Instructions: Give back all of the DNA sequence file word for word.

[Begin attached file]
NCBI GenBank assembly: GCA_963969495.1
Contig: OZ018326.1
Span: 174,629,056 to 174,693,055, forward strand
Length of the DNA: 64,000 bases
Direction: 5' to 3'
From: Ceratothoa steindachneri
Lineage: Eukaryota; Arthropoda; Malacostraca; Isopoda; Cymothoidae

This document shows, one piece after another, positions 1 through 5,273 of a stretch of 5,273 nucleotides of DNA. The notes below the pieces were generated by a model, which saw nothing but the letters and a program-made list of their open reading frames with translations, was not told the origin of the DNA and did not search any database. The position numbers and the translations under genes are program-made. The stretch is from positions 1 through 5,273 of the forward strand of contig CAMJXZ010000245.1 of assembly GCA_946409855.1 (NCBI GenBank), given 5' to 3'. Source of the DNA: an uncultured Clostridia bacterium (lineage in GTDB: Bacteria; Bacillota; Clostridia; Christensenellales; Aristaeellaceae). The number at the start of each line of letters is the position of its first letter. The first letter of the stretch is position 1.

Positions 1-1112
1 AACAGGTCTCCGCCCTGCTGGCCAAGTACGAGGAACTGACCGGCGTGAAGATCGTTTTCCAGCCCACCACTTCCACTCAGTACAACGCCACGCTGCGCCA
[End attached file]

NCBI GenBank assembly: GCA_963969495.1
Contig: OZ018326.1
Span: 174,629,056 to 174,693,055, forward strand
Length of the DNA: 64,000 bases
Direction: 5' to 3'
From: Ceratothoa steindachneri
Lineage: Eukaryota; Arthropoda; Malacostraca; Isopoda; Cymothoidae

This document shows, one piece after another, positions 1 through 5,273 of a stretch of 5,273 nucleotides of DNA. The notes below the pieces were generated by a model, which saw nothing but the letters and a program-made list of their open reading frames with translations, was not told the origin of the DNA and did not search any database. The position numbers and the translations under genes are program-made. The stretch is from positions 1 through 5,273 of the forward strand of contig CAMJXZ010000245.1 of assembly GCA_946409855.1 (NCBI GenBank), given 5' to 3'. Source of the DNA: an uncultured Clostridia bacterium (lineage in GTDB: Bacteria; Bacillota; Clostridia; Christensenellales; Aristaeellaceae). The number at the start of each line of letters is the position of its first letter. The first letter of the stretch is position 1.

Positions 1-1112
1 AACAGGTCTCCGCCCTGCTGGCCAAGTACGAGGAACTGACCGGCGTGAAGATCGTTTTCCAGCCCACCACTTCCACTCAGTACAACGCCACGCTGCGCCA